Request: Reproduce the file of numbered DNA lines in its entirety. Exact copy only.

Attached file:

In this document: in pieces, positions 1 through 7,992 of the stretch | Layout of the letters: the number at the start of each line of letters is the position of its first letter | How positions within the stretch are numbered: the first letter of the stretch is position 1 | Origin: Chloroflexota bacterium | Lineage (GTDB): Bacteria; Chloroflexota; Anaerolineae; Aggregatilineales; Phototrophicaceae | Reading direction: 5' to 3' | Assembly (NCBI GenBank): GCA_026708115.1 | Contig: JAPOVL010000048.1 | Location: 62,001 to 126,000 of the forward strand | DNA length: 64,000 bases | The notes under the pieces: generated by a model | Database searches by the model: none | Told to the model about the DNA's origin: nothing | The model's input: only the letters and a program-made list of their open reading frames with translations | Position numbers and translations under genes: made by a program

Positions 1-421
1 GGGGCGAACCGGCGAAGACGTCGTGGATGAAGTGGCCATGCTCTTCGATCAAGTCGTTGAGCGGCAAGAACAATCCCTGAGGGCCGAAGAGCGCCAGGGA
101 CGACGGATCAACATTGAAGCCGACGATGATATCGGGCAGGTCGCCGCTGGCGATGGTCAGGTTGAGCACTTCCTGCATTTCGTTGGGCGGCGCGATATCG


In this document: in pieces, positions 1 through 7,992 of the stretch | Layout of the letters: the number at the start of each line of letters is the position of its first letter | How positions within the stretch are numbered: the first letter of the stretch is position 1 | Origin: Chloroflexota bacterium | Lineage (GTDB): Bacteria; Chloroflexota; Anaerolineae; Aggregatilineales; Phototrophicaceae | Reading direction: 5' to 3' | Assembly (NCBI GenBank): GCA_026708115.1 | Contig: JAPOVL010000048.1 | Location: 62,001 to 126,000 of the forward strand | DNA length: 64,000 bases | The notes under the pieces: generated by a model | Database searches by the model: none | Told to the model about the DNA's origin: nothing | The model's input: only the letters and a program-made list of their open reading frames with translations | Position numbers and translations under genes: made by a program

Positions 1-421
1 GGGGCGAACCGGCGAAGACGTCGTGGATGAAGTGGCCATGCTCTTCGATCAAGTCGTTGAGCGGCAAGAACAATCCCTGAGGGCCGAAGAGCGCCAGGGA
101 CGACGGATCAACATTGAAGCCGACGATGATATCGGGCAGGTCGCCGCTGGCGATGGTCAGGTTGAGCACTTCCTGCATTTCGTTGGGCGGCGCGATATCG